Amid a dizzying series of closures and reopenings, the Executive Director of the Sarnia/Port Huron International Symphony Orchestra (ISO) is eager to share some good news.
Despite many setbacks, ISO is launching a new program to provide local children with free violin lessons as soon as pandemic restrictions allow.
“It’s very exciting for us,” said Anthony Wing. “You can’t have a symphony orchestra without strings. If you put a violin in the hands of a child, they will have wonderful memories, whether they become great violinists or not.
The free education program delivered by orchestra professionals will be a boost to the community, Wing said. “And it comes as the provincial school system’s support for music and the arts wanes.”
ISO partners with a highly successful program known as El Sistema Aeolian in London, to provide after-school violin, instrument and music lessons for children aged 6-16.
The Sarnia El Sistema will be a satellite program, offered at the Aamjiwnaang Community Center (call 519-491-2160 to register) and ISO Headquarters on Christina Street (email email@example.com).
Sarnia’s Harmony for Youth is also likely to get involved, Wing said.
Young musicians tend to become adult fans of the symphony, and if the local cross-border organization hopes to thrive, it must look to the future, Wing said.
There has not been a live symphony performance in Sarnia since February 2020. ISO’s approximately 55 musicians were unable to rehearse or put on a show together due to complications crossing the border.
Financial support continues to be strong on the American side, Wing said, which he cannot say on the Canadian side.
“We’re much better supported in Michigan and that’s concerning,” he said.
Nonetheless, there have been successes in Sarnia during these difficult COVID days. A well-attended reception was held in downtown ISObar during the South West International Film Festival in November. A First Friday with Jim Chevalier and the ISO Strings, as well as a benefit concert with the Cory James Mitchell Band slipped in somewhere between openings and closings.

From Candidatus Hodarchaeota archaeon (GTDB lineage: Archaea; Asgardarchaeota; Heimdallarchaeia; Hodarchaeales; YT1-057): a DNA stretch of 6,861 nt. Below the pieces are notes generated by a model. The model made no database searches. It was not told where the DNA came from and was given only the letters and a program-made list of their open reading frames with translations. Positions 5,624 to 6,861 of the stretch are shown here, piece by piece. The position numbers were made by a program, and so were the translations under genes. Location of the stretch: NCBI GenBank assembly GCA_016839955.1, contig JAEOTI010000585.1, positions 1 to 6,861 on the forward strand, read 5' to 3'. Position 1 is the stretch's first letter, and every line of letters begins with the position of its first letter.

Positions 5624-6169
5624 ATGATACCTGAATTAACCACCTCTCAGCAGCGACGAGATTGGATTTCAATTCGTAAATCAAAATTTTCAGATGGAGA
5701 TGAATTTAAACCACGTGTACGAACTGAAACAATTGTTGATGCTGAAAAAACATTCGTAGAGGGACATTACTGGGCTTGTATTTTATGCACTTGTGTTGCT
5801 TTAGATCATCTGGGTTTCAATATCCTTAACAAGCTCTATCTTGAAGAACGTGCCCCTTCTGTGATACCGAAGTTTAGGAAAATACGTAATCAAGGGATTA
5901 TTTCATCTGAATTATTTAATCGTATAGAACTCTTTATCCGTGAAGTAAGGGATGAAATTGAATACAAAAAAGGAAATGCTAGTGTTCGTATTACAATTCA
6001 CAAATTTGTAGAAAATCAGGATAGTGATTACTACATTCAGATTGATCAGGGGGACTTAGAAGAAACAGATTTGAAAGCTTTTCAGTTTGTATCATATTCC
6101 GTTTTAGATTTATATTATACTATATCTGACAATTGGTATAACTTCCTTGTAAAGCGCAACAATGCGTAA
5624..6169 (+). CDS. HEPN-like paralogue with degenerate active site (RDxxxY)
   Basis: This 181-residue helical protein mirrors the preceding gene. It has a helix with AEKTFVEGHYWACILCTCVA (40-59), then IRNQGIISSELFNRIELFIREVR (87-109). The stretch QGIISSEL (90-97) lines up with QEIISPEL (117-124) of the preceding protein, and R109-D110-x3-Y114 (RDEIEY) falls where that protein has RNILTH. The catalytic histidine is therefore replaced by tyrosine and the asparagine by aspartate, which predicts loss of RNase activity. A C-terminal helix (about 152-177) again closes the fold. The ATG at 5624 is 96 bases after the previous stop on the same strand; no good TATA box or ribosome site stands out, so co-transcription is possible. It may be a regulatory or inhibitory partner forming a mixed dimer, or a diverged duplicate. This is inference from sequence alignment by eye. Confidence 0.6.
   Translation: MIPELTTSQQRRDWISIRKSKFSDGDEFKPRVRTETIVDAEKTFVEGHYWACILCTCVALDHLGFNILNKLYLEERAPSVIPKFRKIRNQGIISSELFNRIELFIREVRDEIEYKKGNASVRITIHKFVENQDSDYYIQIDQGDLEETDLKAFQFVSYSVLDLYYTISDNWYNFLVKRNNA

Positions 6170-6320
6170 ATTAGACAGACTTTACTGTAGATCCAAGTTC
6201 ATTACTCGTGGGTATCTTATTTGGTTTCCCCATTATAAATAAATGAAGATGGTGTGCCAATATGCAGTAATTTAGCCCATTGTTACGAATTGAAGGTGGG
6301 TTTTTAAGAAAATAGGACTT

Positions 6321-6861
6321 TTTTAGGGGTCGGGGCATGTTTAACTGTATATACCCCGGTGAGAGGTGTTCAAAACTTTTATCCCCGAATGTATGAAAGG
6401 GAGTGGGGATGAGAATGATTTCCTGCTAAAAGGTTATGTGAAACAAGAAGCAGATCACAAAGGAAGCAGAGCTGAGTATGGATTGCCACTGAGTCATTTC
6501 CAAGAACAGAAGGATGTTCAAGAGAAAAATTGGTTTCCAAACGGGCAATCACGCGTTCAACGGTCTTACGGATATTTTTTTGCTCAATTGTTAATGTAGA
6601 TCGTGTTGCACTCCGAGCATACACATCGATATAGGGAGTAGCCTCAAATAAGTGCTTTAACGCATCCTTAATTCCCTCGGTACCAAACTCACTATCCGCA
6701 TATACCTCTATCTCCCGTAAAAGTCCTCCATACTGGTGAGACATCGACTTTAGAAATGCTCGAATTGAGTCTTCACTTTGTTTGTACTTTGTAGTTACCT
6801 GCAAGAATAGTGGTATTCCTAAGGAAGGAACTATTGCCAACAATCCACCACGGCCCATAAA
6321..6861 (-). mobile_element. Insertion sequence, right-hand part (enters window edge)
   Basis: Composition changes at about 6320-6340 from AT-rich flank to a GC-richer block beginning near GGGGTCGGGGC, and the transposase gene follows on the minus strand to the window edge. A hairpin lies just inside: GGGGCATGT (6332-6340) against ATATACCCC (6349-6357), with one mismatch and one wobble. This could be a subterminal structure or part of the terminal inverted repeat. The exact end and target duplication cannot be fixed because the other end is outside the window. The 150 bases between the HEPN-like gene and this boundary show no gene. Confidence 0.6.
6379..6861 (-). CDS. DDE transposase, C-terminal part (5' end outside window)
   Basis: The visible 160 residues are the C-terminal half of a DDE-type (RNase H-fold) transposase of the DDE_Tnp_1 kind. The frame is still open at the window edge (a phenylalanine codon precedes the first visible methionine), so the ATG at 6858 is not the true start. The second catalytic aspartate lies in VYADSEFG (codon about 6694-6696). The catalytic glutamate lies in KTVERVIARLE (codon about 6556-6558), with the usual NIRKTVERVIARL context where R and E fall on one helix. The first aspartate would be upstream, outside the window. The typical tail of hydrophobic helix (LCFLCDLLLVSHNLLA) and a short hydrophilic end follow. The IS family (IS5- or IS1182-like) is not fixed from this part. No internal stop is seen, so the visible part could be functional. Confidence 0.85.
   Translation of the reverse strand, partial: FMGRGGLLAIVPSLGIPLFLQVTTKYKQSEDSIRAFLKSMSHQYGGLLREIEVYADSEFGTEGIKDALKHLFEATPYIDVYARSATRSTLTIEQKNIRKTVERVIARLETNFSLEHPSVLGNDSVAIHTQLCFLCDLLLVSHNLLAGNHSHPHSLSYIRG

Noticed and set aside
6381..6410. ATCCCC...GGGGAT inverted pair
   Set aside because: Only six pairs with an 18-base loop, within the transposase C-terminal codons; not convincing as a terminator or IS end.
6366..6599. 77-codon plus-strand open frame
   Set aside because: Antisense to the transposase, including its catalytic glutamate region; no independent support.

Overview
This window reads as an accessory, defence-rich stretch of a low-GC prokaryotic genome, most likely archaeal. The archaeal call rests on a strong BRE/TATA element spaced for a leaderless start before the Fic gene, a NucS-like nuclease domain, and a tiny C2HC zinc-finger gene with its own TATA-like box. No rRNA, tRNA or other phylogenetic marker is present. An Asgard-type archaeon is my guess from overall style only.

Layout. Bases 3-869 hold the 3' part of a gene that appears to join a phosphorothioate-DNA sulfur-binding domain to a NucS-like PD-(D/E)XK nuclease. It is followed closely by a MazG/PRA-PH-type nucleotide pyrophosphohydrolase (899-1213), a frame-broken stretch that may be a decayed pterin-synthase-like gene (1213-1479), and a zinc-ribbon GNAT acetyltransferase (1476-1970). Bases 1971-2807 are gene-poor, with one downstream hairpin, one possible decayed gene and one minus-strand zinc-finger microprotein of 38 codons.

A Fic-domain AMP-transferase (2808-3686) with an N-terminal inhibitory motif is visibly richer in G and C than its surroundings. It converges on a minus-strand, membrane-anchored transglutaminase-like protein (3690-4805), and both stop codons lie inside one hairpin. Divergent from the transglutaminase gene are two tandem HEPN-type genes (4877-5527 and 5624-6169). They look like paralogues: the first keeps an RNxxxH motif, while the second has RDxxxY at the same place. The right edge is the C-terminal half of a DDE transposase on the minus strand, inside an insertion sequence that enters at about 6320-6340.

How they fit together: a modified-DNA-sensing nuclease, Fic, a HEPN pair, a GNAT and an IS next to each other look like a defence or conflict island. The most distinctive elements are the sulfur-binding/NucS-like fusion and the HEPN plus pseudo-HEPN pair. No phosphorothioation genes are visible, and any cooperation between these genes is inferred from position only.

A downtown summer concert series called Thru the Looking Glass was well received, and a cross-border symphony project called the Nexus Chamber Series was introduced to an online audience.
ISO is also set to confirm its new Canadian home at Great Lakes High School, where Wing is in talks to use the new 586-seat auditorium after the pandemic.
The use of the Great Lakes Auditorium is appealing because the ISO wants a stronger affiliation with the school system, Wing said. It is also a large and new room where the only flaw is the lack of sound panels.
ISO has offered to raise the $70,000 needed for the sound panels and is about 30% of the way there. Without strong sponsorship, ISO will resume US-focused post-pandemic programming, Wing said.
“But we hope to appeal to the goodwill of the community because we are a unique cross-border entity.”
The ISO has operated on both sides of the border for 64 years and Wing says he refuses to believe that will change.
The Sarnia-Port Huron ISO is one of only three international symphonies in Canada. The others are in Sault Ste. Marie and Fort Frances.
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